Can you get arch support from flip flops?

Foot supports are a frequently used intervention for a wide range of foot and leg biomechanical conditions. These are designed and used to fix structural and functional problems. All of the scientific evidence is they are likely to be quite successful and also the patient satisfaction type research shows that they are well received by those that use them. That doesn't mean that they do not have issues. They do have problems. They are able to only be used in a shoe that has the room for the supports to fit into. This implies that they can not be used in certain varieties of sports footwear and some shoes used in certain occupations. Also, in some climates closed in footwear is not very popular because of the temperatures. Some people just have a philosophical objection to foot orthotics because they see them to be unnatural and as crutches that ought to not be used.

Even though foot orthotics are simple and will quickly be designed to work in the short to medium term there are alternate options if users wish to pursue that choice. Exercise therapy is one alternative and muscle strength could be increased and used as an alternative. However, this could take several months to work and it will be a wise decision to make use of foot orthotics to start with as they can help get some good improvement nearly straight away. If footwear is the challenge and it is not possible for economic, occupational, sporting or chosen lifestyle reasons to alter the shoes, then there are options such as the Archie Flip Flops which come from Australia and have a decent amount of arch support constructed in. There are more types of footwear such as these which do have support built in, but the amount is rather smaller compared to the Archies and might not be as helpful. As always it is recommended to speak to your podiatrist as to what they believe is the best option for you.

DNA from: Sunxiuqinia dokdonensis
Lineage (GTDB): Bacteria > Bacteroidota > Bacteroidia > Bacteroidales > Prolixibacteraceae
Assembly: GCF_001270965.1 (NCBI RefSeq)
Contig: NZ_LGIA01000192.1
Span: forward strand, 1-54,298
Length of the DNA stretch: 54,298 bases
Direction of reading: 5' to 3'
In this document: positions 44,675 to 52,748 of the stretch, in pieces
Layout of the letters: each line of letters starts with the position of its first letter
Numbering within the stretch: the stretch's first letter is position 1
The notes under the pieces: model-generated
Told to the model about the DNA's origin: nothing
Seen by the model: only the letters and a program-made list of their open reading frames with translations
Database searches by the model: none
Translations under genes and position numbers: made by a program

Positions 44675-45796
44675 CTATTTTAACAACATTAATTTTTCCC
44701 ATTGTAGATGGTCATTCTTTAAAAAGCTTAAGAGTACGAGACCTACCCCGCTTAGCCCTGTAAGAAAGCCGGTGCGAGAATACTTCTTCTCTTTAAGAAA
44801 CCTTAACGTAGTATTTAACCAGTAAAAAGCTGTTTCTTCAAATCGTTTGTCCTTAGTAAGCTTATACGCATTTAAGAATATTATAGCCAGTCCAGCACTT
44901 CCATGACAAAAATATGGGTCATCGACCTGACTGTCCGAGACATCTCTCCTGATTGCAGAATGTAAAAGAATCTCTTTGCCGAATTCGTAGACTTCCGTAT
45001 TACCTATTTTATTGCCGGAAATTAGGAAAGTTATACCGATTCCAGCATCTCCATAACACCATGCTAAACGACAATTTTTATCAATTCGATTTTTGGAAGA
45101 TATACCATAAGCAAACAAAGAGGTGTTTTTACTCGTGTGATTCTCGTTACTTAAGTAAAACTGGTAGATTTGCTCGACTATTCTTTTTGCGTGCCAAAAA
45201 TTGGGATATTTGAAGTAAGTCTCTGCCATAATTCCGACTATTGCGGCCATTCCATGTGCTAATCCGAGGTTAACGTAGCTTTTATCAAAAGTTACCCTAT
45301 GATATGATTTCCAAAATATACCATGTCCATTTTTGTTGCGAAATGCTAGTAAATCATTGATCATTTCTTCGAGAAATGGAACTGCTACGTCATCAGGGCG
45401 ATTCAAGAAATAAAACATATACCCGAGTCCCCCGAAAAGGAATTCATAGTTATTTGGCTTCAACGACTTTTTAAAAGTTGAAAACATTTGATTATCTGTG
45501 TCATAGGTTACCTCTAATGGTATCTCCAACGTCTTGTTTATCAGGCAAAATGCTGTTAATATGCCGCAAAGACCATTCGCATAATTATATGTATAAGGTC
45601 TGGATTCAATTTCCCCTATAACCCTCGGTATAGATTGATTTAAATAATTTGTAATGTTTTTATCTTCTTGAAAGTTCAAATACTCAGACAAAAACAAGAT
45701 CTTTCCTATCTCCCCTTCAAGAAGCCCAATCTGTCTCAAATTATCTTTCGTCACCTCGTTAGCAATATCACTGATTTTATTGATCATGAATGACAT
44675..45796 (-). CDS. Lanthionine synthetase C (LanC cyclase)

Understanding the foot orthotic industry

PodChatLive is a monthly livestream for the regular expert development of Podiatry practitioners and other people that will be interested. It is hosted by Ian Griffiths from England in the UK and Craig Payne from Melbourne in Australia. They stream online each show live to Facebook and then is eventually modified and published to YouTube so that it does get to a broad audience. Every live show has a different guest or number of people to go over a particular topic of interest each time. Queries and comments usually are responded to live by the hosts and guests whilst in the live episode on Facebook. There is not very much follow-up conversation with the YouTube channel. For those who like audio only, there's a PodCast version of every single show on iTunes as well as Spotify and the other common podcast platforms for that intent. They've got attained a big following which continues getting bigger. PodChatLive can be considered one of several ways in which podiatrists can usually get free professional education points.

One of the episodes that was popular was a conversation with a couple of foot orthotic lab owners concerning the market and just how they connect with the podiatry professions. Foot orthotics facilities are in the business of manufacturing custom made foot orthotics which Podiatrists use for the clients. The lab owners in that stream were Artur Maliszewski (from the Footwork Podiatric Laboratory in Melbourne, Australia) and Martin McGeough (from Firefly Orthoses in Ireland). Craig and ian talked about what life is like at the orthoses facilities. They talked briefly about how they personally made the journey from graduating Podiatry practitioners to laboratory owners as well as other themes like their labs involvement in research. There was additionally a very helpful conversation on the preferences of their clients with regards to negative impression casting methods including the plaster of paris vs optical mapping. Also of concern was the number of people even now wish to use the infamous “lab discretion” tick on orthotic prescriptions.